The Dutch feed group said it was not disclosing any information in relation to the financial aspects of the deal. “But we can confirm that we have taken over 100% of the shares of Proteinka. This means that De Heus is a full owner of this company, which has huge potential,” said Joost Belt, corporate director of marketing and communication at the Dutch firm.
Proteinka, with a production capacity of 80,000 tons, produces mixed feed for cattle, poultry and pigs.
The Serbian market currently consists of a lot of small farming operations run as family businesses. Many of those still mix their own local raw materials with concentrates, said De Heus.
But its expectation is that these type of livestock farmers will expand production and start to professionalize in the coming years. The demand for high-quality mixed feeds, to support this greater efficiency, will increase strongly as a result, said Belt.
De Heus said the feed maker, based in Sabac in the north-west of Serbia, is also favorably placed geographically in respect to both the key Serbian livestock farming areas as well as commercial opportunities in neighboring Bosnia-Herzegovina, Montenegro and Macedonia, markets where the animal husbandry sector is expected to develop rapidly in the coming years.
“If you compare the economic situation in the Balkan region with countries that experienced a similar development stage a correlation can be seen between a growth in prosperity and the need for animal nutrition,” Belt told FeedNavigator.
The total volume of professionally produced mixed feed in Serbia is around 1.5 m tons in a total feed market of 3.4m tons, according to the Dutch company.
Belt said the use of feed additives in the Serbian market is, as far as De Heus can judge, very limited but he reckons their use will rise in tandem with the further professionalization of livestock farming.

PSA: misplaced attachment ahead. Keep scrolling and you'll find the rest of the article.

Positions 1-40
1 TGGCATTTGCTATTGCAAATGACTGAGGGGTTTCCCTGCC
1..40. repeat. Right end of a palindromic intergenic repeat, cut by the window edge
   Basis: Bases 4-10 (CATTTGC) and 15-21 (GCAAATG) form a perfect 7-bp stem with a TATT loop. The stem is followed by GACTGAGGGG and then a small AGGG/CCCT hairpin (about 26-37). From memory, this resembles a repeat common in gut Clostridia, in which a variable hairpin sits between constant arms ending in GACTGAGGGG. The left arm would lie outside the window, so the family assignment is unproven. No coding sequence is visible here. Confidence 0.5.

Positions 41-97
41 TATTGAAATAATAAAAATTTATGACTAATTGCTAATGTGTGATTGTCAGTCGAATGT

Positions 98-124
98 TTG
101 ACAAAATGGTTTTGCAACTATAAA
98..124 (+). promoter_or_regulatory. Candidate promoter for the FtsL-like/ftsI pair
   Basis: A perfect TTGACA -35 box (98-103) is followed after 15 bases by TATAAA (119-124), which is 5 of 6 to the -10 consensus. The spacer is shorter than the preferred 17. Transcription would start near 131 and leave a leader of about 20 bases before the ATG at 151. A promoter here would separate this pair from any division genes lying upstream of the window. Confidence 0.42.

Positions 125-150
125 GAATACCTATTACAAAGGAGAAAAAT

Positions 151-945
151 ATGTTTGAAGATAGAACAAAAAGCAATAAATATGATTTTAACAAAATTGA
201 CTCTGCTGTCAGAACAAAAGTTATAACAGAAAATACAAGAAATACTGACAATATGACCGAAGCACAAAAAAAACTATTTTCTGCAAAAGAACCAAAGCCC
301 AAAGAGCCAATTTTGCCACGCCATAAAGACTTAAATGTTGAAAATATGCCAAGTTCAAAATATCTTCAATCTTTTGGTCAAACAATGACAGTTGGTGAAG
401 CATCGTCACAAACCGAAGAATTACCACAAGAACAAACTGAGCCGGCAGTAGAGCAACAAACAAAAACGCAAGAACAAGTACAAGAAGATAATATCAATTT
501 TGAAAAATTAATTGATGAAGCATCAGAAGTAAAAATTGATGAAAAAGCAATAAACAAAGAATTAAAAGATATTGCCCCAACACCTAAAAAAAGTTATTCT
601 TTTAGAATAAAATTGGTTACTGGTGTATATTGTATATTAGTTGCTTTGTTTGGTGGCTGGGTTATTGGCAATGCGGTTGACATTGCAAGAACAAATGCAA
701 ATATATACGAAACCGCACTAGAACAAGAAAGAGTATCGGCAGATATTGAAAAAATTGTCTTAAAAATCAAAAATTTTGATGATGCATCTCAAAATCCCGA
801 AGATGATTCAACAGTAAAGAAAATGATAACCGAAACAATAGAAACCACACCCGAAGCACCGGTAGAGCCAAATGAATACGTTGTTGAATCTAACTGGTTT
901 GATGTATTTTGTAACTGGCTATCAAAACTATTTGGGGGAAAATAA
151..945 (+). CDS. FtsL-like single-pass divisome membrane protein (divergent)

The Wageningen based group is aiming to bring its nutritional expertise, its extensive experience of the production of mixed feeds and raw materials as well as its understanding of farming systems to support the development of Proteinka and its customers as they increase scale and efficiency.
De Heus representatives, he said, analyze all the relevant aspects of a local egg, milk or meat producer’s business, in order to offer products tailored to that farm’s specific situation – a strategy that will inform its business development also in the Balkans. “We differentiate ourselves by our on-the-farm approach,” said the marketing director.
Agrifirm also eyes Serbian growth
September 2013 saw another Dutch feed player, Agrifirm, already present in markets such as Poland, Ukraine, and Hungary, invest in Serbia. It acquired a 35% stake in compound feed company, Sto posto, which was reported to have 250 employees and annual revenues of €33m at the time of the investment.
And, that same month, the premix and specialties division of the Agrifirm group, Nuscience, took a 51% interest in Serbian vitamin and mineral premix producer, Novi Mix.
“The agricultural sector in Serbia, which has 3.5 million hectares of arable land and a quarter of the Dutch livestock, has enormous potential for further development,” said Ton Loman, CEO of Agrifirm.
Zoran Vukadinovic, owner of the Sto Posto, said much could be learnt from the Dutch. And he claims, with modern technologies, knowledge and better utilization of resources, Serbia can become a major food producer and double its Gross Domestic Product (GDP).